Home » Personal Finance

Unconditional Monthly Stimulus Checks to Black Women Coming Soon

Published on

There are no signs of more federal stimulus checks, but the coronavirus pandemic has inspired a slew of targeted relief programs. One such program aims to provide stimulus checks to Black women in Georgia. This initiative is a guaranteed income pilot program that aims to address the racial wealth gap.

Get The Full Series in PDF

Get the entire 10-part series on Charlie Munger in PDF. Save it to your desktop, read it on your tablet, or email to your colleagues.

Q4 2021 hedge fund letters, conferences and more

Stimulus Checks To Black Women: What Is It?

The program, called In Her Hands, would give unconditional cash of about $850 per month for two years to 650 Black women. Under the program, Black women near or below the federal poverty line in urban, suburban, and rural Georgia will be eligible for the money.

In all, the program would cost about $13 million, and is supposedly among the biggest guaranteed income program in the U.S. The distribution of stimulus checks to Black women will start early this year.

The program will reportedly start in Atlanta, a city with massive income inequality. Initially, the program will launch in the city’s Old Fourth Ward in early 2022, and will expand to two more areas in Southwest Georgia and the Metro Atlanta suburbs. Martin Luther King Jr., an early advocate of guaranteed income, grew up in the Fourth Ward.

This program is being led by GiveDirectly, which is a nonprofit organization, and Georgia Resilience and Opportunity Fund, which is a group of local elected officials. Along with giving stimulus checks to Black women, the program will also study how the cash transfers are impacting the financial and mental well-being of the recipients.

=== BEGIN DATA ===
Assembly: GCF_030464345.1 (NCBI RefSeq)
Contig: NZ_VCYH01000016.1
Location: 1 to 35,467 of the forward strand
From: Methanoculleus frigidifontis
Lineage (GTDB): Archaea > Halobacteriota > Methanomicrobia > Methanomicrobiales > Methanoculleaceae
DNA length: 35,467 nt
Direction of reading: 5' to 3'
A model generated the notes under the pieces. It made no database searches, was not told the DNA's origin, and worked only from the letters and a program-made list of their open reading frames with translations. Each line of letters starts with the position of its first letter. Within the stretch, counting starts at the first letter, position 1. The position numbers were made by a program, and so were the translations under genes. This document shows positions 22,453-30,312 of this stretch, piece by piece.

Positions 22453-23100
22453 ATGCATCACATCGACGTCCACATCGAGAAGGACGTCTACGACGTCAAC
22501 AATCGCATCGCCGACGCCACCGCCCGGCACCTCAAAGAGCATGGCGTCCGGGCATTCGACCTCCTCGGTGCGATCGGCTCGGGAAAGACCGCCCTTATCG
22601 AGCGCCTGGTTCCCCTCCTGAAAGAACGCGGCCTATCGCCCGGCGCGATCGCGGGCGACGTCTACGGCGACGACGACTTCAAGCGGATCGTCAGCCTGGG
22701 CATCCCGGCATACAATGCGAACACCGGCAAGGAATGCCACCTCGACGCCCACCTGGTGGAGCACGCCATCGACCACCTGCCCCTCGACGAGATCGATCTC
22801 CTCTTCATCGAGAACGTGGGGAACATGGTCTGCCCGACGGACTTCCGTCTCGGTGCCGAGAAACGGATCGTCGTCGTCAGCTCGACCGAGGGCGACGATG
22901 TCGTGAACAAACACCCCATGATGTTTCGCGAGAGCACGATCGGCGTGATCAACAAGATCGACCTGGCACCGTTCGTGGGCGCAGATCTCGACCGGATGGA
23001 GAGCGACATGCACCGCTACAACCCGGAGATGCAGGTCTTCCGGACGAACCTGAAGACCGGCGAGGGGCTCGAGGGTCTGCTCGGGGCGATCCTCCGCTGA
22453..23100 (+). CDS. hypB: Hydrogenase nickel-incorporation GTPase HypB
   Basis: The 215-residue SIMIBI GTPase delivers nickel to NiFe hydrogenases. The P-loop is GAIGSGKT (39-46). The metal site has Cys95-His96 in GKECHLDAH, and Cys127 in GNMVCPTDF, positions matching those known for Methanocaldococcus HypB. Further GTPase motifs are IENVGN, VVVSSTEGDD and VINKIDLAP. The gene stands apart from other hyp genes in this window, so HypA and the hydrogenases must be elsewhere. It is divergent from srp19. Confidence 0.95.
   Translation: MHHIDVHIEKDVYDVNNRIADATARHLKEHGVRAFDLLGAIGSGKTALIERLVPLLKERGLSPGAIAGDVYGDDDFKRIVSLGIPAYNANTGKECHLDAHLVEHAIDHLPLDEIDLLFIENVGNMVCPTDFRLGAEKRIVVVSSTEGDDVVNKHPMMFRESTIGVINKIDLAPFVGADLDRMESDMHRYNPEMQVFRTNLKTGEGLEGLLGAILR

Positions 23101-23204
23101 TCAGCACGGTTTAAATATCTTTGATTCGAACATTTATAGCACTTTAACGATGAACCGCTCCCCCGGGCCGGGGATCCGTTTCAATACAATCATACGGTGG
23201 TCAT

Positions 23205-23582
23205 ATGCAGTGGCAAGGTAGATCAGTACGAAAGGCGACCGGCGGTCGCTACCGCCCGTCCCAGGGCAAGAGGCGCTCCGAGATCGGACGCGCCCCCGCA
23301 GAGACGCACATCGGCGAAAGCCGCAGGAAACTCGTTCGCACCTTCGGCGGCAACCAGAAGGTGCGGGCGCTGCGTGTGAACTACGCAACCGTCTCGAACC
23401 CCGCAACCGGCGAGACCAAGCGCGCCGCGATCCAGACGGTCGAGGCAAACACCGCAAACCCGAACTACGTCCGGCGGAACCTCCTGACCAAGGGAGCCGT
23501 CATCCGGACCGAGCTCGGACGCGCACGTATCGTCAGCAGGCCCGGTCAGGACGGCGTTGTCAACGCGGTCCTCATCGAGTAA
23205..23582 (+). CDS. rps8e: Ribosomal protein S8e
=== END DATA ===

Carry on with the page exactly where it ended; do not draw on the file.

Massive Need Of Such Programs

Such guaranteed income programs are extremely vital to address the income inequality issue in the country. A 2019 research study from the Institute for Policy Studies found that a median Black family in the U.S. owns around $3,600 in wealth compared to $147,000 for a median White family. In Georgia, about 26% of Black women live in poverty compared to 14% of White women.

Separately, recent research by the Old Fourth Ward Economic Security Task Force found that 46% of Black households earn below $25,000 a year. Further, the task force reports that about 38% of Black women and 26% of Black men in the city live in poverty, in comparison to 8% of white women and 5% of white men.

Moreover, the COVID-19 pandemic and the resultant economic crises have hit Black women harder, making them more vulnerable to job loss and eviction. There are reports showing higher hospitalization and death rates among Black people due to COVID-19 in comparison to Whites.

“Black women are among the most likely groups to experience cash shortfalls that make covering basic needs difficult,” the GRO Fund’s executive director, Hope Wollensack, said. “Guaranteed income is a step toward creating a more just and equitable economy.”

This program is in addition to Atlanta's own basic income program that aims to support about 300 residents living below 200% of the federal poverty line.